To put it another way: If the COVID-19 mitigation response comes down to a math error, that would imply that Jamie Dimon, the billionaire CEO of JPMorgan, either can’t use a calculator or has somehow lost his mind.

Either that, or Dimon and all his fellow bankers and Fortune 500 CEO colleagues are willfully tolerating a delusion that, on balance, is costing them hundreds of billions per month in revenues and profits as their businesses sit idle and consumer spending collapses.

How is that supposed to make sense? 

The big banks are greedy — all of financial history supports this basic notion.

What’s more, for every publicly traded company — let alone every company in the S&P 500 — the capitalist mantra of “maximizing shareholder returns” enshrines a hunger for profit into cultural law.

In fact, if a publicly traded company does something that hurts shareholder returns, or somehow credibly fails to maximize shareholder returns within the operating bounds of the law, the company can get sued. It happens all the time.

If COVID-19 is transparently a “lie,” as protesters claim, then the big banks (and many more) are sacrificing their profits — and possibly their solvency via mass loan defaults — in exchange for a lie.

And getting what in return exactly? A pat on the head? The profits are supposed to be the point. Why would they set those on fire?

Or take the behavior of Brian Chesky, the CEO of Airbnb, and his Silicon Valley backers.

Airbnb, the home-sharing giant, is a Silicon Valley darling. It was also once that rarest of beasts, a Silicon Valley “unicorn” with a sensible business model that is profitable at scale.

Prior to the pandemic, Airbnb was valued at more than $30 billion. The company was also en route to a hugely lucrative initial public offering (IPO), widely anticipated to be one of the biggest IPOs of 2020.

But now — thanks to pandemic response measures — Airbnb is facing an existential crisis.

The company has raised billions in emergency short-term loans at a punishing 10% interest rate. Hopes of an IPO are a distant memory. 

And there are now questions as to whether Airbnb can even survive in a post-pandemic landscape — nobody traveling, nobody wanting to stay in strangers’ homes — and gloomy inquiries as to whether or not Airbnb’s best hope is survival at a fraction of its former size. 

This translates to epic amounts of vaporized profit and long-term capital destruction via revenue losses and valuation shrinkage — tens of billions in cash-out value that would have gone into the pockets of Airbnb’s still-private shareholders.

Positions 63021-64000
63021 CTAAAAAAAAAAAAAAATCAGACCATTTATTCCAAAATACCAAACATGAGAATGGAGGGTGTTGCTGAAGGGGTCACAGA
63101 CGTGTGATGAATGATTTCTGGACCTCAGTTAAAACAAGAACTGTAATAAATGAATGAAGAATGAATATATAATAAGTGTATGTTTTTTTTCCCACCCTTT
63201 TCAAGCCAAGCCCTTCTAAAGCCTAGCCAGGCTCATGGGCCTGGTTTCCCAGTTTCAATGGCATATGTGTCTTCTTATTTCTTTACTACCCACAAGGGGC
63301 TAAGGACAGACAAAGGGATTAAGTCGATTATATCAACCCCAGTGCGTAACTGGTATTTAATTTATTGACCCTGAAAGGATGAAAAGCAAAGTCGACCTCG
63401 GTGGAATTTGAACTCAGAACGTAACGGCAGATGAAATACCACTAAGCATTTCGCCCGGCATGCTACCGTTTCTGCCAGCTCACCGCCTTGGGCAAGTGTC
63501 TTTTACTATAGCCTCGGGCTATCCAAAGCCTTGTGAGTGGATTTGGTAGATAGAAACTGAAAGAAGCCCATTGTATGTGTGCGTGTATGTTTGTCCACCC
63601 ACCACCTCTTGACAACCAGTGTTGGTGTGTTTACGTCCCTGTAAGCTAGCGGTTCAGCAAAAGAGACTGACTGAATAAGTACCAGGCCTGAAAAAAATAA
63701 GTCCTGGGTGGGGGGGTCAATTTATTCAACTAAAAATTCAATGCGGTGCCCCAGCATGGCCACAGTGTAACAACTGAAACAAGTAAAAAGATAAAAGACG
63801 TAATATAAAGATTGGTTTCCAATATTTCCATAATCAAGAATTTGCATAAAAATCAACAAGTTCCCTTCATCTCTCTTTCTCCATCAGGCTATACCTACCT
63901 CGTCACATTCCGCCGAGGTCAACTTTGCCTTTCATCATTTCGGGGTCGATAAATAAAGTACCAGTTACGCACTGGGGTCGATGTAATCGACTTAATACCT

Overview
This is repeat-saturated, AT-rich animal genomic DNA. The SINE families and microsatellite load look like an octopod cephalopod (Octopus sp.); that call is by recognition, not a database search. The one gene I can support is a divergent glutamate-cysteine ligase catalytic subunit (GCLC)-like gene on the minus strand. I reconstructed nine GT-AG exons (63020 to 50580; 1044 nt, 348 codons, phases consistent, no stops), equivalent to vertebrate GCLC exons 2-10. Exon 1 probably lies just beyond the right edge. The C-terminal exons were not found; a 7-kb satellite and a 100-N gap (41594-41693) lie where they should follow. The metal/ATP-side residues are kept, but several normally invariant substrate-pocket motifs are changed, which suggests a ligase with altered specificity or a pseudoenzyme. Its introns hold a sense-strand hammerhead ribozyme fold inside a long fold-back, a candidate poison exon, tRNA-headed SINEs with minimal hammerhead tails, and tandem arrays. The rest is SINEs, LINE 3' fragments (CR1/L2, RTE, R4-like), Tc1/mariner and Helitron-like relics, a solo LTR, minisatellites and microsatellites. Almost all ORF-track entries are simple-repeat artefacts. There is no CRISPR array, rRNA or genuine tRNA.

And those still-private shareholders, by the way, happen to be a “who’s who” of the smartest, most connected, and powerful venture capitalists in Silicon Valley.

And all of these aforementioned losses are coming directly from COVID-19 mitigation measures, which, in turn, are directly crushing the Airbnb valuation and outlook.

So if it’s all a “lie,” why aren’t these people screaming?

If there was a genuine case to be made that the COVID-19 math is faulty — and that sheltering in place was a waste of time and a grossly inappropriate, unnecessary blunt instrument — then Brian Chesky (the billionaire co-founder and CEO of Airbnb) and his coterie of super-wealthy and super-connected VC backers would be making that case at full volume. Chesky especially, as his personal baby and life’s work and fortune are now getting splattered like a bug on a pandemic windshield.

Furthemore, with regard to Silicon Valley, Airbnb is just a single high-profile example. The carnage behind the scenes is just as bad, if not worse.

All kinds of Silicon Valley portfolio companies, unicorns and pre-unicorns not yet public, are seeing their valuations ravaged, and revenues smashed, by the mitigation measures now in place.

If their losses are down to a “lie” around the seriousness of COVID-19 — and a transparently dumb lie at that, enforcing harmful stoppage measures for no valid reason — then the Silicon Valley elite should be howling from the rooftops out of pure self-interest in putting things right.

But again, they aren’t making a peep. Why?

Because the epidemiologists and the trained experts are stone-cold correct, that’s why. The measures being taken are the correct thing to do, not based on ideology or squishy feelings but the cold, hard math of what will happen if a “do-nothing” course of action is taken.

Then, too, if COVID-19 is a “lie,” then every major company that accepts this lie as fact is doing its shareholders a disservice in rolling over and allowing the disruption of commerce. That sure sounds like negligence if it’s true.

And yet, where are the shareholder lawsuits? Why is the system not flooded with them?

As we said earlier, shareholders sue publicly traded companies on a routine basis.

If management of a publicly traded company makes a decision that is deemed negligent in a way that hurts shareholders, those actions can warrant a lawsuit under a blanket designation of “securities fraud.”